The Sun Doesn’t Set On Head Coach Curt Miller

After battling (and ultimately falling to) the Las Vegas Aces in a deciding Game Five of the 2020 WNBA semifinals, the Sun never set on Curt Miller.

The Connecticut Sun head coach and general manager received a well-deserved four-year extension through 2024. With his signing complete and the free-agency period underway, Miller will face some roster challenges this upcoming season.

The Sun registered three straight losing seasons before Miller took over. But his impact on this team has been obvious. When he was hired, Miller’s ultimate goal, carried over from his college coaching career, was to build a franchise capable of sustained success.

And the Sun have achieved that and then some. The team has made the playoffs in four of his five seasons at the helm, notching an 89-69 regular season record. In only his second season with the team, Miller earned WNBA Coach of the Year. He ranks second in regular season wins for active coaches (75), two behind Minnesota Lynx’s Cheryl Reeve.

But after reaching both the finals (2019) and semifinals (2020) the last two seasons, with the most postseason wins over that time to boot, the Sun and Miller are now looking for the ultimate prize.

“I think coming up just short has kept us hungry and has kept us fighting to bring the first championship in franchise history to Connecticut, such an amazing franchise and ownership and the unique ownership, first non-NBA-affiliated ownership of a WNBA team,” Miller said. “So we’re just really really grinding and working hard to try and bring the first championship here to Connecticut.”

While doubt has cast shadows over the team, the Sun have shined brighter, pushing to prove the doubters wrong. 

Nothing has come easy—for WNBA teams, or for anyone, really—in recent times, and the Sun overcame challenges to come within one win of their second straight Finals appearance. From the moment he entered the league, Miller learned from Brian Agler—who he assisted in 2015 as a member of the Los Angeles Sparks coaching staff—to be flexible and always be willing and able to pivot.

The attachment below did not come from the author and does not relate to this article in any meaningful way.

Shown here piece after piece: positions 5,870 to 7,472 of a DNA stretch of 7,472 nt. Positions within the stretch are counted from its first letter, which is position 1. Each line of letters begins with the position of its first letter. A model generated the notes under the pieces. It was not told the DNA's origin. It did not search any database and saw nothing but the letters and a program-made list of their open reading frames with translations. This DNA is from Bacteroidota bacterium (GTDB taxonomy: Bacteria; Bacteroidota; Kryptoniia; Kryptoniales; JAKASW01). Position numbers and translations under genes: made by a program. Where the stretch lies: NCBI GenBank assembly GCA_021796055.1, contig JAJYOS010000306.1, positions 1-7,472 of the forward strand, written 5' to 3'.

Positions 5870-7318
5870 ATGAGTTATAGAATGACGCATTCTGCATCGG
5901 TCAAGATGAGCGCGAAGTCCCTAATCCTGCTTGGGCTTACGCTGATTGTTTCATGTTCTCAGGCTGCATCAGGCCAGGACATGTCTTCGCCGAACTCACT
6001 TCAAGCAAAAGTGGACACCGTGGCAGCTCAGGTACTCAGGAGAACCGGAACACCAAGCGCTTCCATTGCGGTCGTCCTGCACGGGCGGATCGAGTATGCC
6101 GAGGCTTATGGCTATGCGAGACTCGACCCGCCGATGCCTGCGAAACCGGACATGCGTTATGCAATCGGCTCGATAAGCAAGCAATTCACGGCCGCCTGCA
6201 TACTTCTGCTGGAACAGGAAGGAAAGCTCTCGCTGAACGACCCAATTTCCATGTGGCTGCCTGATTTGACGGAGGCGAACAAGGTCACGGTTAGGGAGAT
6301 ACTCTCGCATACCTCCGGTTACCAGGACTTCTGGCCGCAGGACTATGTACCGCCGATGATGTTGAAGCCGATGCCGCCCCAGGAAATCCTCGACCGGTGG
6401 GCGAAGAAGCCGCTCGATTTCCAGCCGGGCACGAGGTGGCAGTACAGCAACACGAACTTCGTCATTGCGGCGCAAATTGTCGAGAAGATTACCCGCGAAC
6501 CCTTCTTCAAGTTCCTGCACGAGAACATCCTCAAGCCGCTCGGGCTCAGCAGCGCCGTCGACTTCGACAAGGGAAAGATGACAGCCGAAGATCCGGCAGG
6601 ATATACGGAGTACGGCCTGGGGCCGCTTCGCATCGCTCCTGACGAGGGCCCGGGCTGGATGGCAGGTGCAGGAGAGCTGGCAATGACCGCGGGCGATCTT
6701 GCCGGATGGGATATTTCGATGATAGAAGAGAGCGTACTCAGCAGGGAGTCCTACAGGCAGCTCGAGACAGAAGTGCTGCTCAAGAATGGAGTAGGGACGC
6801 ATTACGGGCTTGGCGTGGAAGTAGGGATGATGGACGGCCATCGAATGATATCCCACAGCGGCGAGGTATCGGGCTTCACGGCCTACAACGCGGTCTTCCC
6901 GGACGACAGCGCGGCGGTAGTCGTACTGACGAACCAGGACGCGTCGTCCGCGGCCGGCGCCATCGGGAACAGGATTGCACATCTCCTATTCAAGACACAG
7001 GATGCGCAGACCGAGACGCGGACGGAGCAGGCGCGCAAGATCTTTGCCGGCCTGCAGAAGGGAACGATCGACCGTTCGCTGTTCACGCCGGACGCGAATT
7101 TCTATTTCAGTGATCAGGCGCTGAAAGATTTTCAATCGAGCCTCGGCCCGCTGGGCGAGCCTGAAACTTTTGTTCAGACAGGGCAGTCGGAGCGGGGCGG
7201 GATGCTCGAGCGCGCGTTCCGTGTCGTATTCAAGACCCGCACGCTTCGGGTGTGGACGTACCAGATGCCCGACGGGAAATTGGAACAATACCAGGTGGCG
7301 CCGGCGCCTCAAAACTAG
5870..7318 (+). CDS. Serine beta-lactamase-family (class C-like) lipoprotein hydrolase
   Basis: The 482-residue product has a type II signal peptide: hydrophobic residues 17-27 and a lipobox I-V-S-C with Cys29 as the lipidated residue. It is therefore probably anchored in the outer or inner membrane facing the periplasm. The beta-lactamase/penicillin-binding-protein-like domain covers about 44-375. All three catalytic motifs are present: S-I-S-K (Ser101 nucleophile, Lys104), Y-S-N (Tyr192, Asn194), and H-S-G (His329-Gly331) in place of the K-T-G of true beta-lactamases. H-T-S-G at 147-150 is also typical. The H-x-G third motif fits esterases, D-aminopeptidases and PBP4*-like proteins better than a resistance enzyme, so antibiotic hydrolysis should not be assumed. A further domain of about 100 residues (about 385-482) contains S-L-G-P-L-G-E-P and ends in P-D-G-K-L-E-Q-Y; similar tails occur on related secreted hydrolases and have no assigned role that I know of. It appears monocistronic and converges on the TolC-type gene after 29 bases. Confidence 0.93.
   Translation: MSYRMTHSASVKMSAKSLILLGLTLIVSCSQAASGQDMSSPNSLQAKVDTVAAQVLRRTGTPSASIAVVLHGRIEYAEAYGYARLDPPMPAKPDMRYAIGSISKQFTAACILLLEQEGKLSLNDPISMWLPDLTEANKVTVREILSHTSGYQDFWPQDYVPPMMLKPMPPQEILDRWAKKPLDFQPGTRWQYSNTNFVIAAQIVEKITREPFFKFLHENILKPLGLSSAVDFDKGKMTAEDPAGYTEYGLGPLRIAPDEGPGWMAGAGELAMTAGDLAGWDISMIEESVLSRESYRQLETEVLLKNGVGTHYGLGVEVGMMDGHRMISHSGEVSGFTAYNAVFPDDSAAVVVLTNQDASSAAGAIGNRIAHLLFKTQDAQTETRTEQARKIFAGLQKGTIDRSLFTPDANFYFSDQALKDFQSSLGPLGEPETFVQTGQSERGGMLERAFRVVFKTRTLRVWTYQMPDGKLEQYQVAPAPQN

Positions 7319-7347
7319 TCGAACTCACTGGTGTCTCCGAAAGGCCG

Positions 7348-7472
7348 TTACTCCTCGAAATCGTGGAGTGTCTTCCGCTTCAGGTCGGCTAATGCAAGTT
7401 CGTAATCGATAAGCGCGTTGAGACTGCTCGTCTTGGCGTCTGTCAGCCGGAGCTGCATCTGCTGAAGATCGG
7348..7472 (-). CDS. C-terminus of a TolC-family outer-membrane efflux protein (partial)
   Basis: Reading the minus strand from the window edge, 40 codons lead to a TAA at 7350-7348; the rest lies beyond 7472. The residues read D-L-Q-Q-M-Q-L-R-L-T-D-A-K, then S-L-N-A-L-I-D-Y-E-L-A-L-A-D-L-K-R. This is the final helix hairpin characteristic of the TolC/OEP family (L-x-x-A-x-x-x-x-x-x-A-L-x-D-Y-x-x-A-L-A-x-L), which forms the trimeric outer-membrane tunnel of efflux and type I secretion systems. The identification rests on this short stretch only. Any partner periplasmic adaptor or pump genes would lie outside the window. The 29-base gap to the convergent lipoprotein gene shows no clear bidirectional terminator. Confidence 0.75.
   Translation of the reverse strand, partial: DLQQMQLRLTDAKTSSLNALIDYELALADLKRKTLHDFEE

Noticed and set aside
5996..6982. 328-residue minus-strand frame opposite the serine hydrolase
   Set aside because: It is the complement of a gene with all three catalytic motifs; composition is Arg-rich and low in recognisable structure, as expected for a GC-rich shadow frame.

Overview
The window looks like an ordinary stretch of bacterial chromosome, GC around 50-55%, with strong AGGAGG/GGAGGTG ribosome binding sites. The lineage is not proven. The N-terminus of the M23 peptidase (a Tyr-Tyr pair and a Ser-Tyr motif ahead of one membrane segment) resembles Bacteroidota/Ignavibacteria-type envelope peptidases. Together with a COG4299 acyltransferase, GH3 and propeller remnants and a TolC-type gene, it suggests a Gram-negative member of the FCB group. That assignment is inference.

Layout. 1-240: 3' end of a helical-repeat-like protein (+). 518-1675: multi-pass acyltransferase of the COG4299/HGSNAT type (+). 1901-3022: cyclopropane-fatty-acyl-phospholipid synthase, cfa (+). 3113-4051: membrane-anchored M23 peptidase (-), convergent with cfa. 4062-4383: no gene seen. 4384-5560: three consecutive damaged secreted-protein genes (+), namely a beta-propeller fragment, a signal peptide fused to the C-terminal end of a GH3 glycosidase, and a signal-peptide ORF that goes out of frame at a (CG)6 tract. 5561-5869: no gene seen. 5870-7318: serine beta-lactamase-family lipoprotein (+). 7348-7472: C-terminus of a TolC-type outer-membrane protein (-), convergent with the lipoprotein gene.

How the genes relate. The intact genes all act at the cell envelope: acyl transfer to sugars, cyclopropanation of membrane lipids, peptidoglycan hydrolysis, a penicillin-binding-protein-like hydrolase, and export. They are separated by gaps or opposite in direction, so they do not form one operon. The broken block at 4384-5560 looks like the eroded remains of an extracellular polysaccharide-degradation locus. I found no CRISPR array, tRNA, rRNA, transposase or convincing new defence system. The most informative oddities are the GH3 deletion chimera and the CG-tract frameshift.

On paper entering the 2020 season, it appeared the Sun would be sporting a “Big Three,” consisting of newcomer DeWanna Bonner alongside Alyssa Thomas and Jonquel Jones at the 3-4-5 spots, until Jones opted out due to concerns over the coronavirus pandemic. 

“It was completely supported by our franchise, completely understanding that it was a personal choice for every single player with what was going on,” Miller said. “But it certainly was a gut punch, and now another pivot, another opportunity to circle the wagons. And ok, JJ’s not going to walk through that door, but we still have a chance to be very good.”

In the midst of starting a pandemic season, and before the team even arrived in the bubble at IMG Academy in Bradenton, Florida, there was uncertainty. All workouts came to a screeching halt after a positive COVID-19 test weeks before, leading to understandable concern from the team. Then, a second test came back positive.

“The two positive COVID-19 tests before we left shook us up,” Miller said. “So I think it contributed on top of our cohesiveness of a group, it hadn’t had time to gel, we had people missing.”

The Wubble season tipped off, and the Sun started 0-5.

But then, something changed.

“You could see it,” Miller said. “You could feel it start to happen.”

Newcomer, three-time All-Star, and two-time WNBA champion DeWanna Bonner got off to a great offensive start; team veterans and fresh faces began to click, their chemistry igniting on court.

And off the court, the Sun changed its entire season—with a team dinner full of heart-to-heart conversations. The dinner created a relaxed, welcoming atmosphere, in a time when finding a moment of peace and clarity in this ever-changing and heavy world felt impossible.

“It was something special about that dinner, there was something special about that night that everybody’s guard was down,” Miller said. “There were a lot of genuine conversations. There were a lot of heartfelt conversations. And there was just something in the air that you felt that was different, that was a growing moment for our team.”

The evening was one of his best as a part of the Sun.

“And it still resonates with me,” Miller added. “I’ve been doing this for 30 years as a coach, and not very many times can you point to the exact moment when you can feel it was changing. And we just started to play really good basketball.”